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    #1

    grammar questions

    i have a doubts about adverbs in some structures like this one...
    it is ok to say:
    !! it's always going to fail something.!!

    can i use frequency adverbs with future- going to ?

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    #2

    Re: grammar questions

    That sentence doesn't work, but that doesn't mean that frequency adverbs cannot be used about the future with going to.

  1. Raymott's Avatar
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    #3

    Re: grammar questions

    Quote Originally Posted by willingtolearn26 View Post
    can i use frequency adverbs with future- going to ?
    Yes. "I'm going to be less available in future.", "I'm going to try to exercise more often."

  2. emsr2d2's Avatar
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    #4

    Re: grammar questions

    Quote Originally Posted by willingtolearn26 View Post
    I have some doubts about adverbs in some structures like this one.
    it is Is it ok OK to say: ​"!! It's always going to fail something!"?

    Can I use frequency adverbs with the future - going to?
    Please see my corrections to your post above in red. It is important to follow the rules of written English:

    - Start every sentence with a capital letter.
    - End every sentence with a single, appropriate punctuation mark.
    - Always capitalise the word "I" (first person singular).
    - Do not put a space before a comma, full stop, question mark or exclamation mark.
    - Always put a space after a comma, full stop, question mark or exclamation mark.

    Note that we write either "OK" or "okay" but not "ok".
    Remember - if you don't use correct capitalisation, punctuation and spacing, anything you write will be incorrect.

  3. bhaisahab's Avatar
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    #5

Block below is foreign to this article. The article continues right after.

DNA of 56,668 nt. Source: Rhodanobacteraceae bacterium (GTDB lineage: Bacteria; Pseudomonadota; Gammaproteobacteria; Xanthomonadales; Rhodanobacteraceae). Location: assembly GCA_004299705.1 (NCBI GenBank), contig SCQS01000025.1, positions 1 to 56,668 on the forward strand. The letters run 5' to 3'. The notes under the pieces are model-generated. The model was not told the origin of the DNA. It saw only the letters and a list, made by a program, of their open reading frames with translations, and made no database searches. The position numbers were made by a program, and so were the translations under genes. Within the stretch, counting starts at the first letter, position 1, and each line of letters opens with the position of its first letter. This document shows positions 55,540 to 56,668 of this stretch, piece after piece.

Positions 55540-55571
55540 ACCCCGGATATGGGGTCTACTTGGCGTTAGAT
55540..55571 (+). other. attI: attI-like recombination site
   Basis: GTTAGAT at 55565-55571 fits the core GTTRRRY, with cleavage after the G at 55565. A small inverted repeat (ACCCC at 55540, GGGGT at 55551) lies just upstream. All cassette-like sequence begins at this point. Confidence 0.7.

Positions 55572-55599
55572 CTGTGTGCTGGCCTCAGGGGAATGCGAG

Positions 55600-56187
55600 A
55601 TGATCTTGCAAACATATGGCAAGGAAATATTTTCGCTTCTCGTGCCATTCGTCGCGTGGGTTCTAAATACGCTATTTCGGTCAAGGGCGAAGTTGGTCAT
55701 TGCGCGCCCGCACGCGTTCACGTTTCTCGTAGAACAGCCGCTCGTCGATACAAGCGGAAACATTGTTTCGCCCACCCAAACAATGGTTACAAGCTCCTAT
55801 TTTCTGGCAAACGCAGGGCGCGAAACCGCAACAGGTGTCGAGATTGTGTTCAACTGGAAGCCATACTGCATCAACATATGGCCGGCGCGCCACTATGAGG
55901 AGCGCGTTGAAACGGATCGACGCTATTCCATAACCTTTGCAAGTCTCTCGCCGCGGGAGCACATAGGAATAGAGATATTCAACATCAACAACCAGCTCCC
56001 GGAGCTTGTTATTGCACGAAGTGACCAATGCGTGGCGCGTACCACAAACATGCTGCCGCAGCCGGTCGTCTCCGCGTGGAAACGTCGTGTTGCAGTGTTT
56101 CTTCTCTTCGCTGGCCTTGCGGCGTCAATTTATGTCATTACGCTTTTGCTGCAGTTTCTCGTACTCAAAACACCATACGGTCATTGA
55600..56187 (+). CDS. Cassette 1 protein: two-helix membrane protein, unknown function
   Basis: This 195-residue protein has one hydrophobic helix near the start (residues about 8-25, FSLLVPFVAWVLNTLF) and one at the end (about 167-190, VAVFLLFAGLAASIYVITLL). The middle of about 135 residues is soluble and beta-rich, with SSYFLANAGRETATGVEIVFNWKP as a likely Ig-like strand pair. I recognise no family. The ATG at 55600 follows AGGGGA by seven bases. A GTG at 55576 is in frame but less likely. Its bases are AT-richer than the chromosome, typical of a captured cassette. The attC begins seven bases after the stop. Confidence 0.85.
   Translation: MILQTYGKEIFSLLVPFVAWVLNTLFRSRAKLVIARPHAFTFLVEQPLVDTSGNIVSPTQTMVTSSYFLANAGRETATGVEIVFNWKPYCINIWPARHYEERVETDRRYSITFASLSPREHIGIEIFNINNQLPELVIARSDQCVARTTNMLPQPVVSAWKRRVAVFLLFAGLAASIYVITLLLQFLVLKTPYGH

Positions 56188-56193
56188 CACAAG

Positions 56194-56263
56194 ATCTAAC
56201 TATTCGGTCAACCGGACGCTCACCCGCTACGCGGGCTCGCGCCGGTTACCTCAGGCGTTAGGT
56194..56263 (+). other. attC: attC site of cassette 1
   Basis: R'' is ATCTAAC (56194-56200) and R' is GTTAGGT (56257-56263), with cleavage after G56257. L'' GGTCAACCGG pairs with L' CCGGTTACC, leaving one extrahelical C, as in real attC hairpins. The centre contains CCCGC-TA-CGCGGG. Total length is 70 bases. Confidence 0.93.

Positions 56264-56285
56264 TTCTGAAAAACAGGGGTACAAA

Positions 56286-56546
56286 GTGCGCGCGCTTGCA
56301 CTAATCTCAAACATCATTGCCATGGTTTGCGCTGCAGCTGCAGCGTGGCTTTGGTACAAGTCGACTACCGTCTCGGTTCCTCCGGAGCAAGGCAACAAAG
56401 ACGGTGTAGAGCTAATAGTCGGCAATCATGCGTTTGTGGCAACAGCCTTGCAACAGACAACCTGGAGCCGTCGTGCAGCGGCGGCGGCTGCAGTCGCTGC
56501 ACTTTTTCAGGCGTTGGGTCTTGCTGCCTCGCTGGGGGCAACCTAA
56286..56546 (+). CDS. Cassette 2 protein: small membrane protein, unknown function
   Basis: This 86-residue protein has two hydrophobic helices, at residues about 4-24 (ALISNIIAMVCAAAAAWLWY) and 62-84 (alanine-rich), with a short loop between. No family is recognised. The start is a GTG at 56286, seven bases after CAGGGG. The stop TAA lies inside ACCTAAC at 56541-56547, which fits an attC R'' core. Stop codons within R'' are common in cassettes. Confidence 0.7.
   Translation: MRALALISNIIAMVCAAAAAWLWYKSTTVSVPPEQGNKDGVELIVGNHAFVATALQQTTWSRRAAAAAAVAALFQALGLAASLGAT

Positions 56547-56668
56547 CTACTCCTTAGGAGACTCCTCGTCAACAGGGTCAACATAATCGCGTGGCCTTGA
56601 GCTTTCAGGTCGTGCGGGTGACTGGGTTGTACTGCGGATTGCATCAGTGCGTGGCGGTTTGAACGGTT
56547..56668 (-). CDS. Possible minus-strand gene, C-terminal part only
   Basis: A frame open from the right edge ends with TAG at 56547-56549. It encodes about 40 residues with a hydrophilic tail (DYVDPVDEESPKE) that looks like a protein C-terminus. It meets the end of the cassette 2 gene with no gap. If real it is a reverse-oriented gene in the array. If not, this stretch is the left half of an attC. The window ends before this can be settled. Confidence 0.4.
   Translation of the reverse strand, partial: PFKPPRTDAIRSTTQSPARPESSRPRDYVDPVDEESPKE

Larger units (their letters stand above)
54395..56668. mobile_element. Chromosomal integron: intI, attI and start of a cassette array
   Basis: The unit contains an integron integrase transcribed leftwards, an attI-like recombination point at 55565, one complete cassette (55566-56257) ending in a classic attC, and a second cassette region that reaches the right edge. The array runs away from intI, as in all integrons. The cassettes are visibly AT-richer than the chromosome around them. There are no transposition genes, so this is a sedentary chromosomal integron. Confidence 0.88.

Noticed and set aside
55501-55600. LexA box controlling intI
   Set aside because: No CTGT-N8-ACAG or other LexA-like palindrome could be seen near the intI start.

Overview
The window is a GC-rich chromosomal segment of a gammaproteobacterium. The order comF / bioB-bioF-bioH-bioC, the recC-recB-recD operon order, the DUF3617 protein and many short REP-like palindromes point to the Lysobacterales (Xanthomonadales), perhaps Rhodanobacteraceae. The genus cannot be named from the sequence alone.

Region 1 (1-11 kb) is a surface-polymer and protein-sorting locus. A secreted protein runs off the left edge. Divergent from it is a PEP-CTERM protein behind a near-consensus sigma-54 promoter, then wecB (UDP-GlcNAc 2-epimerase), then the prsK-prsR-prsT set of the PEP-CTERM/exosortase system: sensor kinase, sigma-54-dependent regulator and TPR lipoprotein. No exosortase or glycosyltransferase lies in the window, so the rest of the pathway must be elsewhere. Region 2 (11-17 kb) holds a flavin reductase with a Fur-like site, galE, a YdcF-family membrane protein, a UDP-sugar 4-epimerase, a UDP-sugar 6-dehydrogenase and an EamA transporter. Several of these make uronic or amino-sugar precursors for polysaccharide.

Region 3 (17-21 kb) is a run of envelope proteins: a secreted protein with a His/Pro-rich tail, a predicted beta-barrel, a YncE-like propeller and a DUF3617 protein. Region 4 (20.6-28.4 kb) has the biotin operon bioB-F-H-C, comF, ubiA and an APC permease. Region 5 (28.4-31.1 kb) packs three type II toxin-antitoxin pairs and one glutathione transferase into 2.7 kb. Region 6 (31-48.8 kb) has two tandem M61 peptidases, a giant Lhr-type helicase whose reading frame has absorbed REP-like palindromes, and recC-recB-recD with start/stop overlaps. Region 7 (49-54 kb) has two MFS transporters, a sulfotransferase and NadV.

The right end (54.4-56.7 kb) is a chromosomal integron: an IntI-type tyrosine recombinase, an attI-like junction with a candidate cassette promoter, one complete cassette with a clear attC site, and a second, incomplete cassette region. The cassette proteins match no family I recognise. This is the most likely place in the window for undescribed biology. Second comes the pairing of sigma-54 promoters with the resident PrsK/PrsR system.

Re: grammar questions

    Before we answer any more of your questions, please correct the information in your profile.

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    #6

    Re: grammar questions

    Another question...
    What type of sentece(grammar) is...
    I felt tired?
    Last edited by willingtolearn26; 19-Aug-2014 at 20:25.

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    #7

    Re: grammar questions

    It's a simple sentence.

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    #8

    Re: grammar questions

    Quote Originally Posted by Tdol View Post
    It's a simple sentence.
    But what kind of specific sentence, I mean: progressive, perfect, both, and its structure would be then?
    subject + simple past + particip; exemp:
    He was felt tired
    He was born

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    #9

    Re: grammar questions

    ***** NOT A TEACHER *****


    Hello, Willingtolearn:

    I believe that this analysis is correct:

    I = pronoun = the subject of the sentence.

    felt = the past tense of the verb "to feel."

    a) In this sentence, "felt" is considered a linking verb. That is, its job is to connect "I" and "tired." It also shows you the tense (past). In some languages, one may simply say "I tired." NOT in English.

    b) Compare: "I felt the sweater very carefully." This time, "felt" is a full verb. It shows action.

    tired = adjective. It is the subjective complement. That is, it "completes" the meaning of the subject. If you said only, "I felt," your listener would ask, "Excuse me. You felt what?"


    James



    May I call your attention to a forum at this website called "Diagramming"? You can post a sentence there, and someone will parse (analyze) every word in the sentence.
    Last edited by TheParser; 03-Jan-2015 at 17:01. Reason: punctuation

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    #10

    Re: grammar questions

    James, it would be more helpful to provide an actual link.

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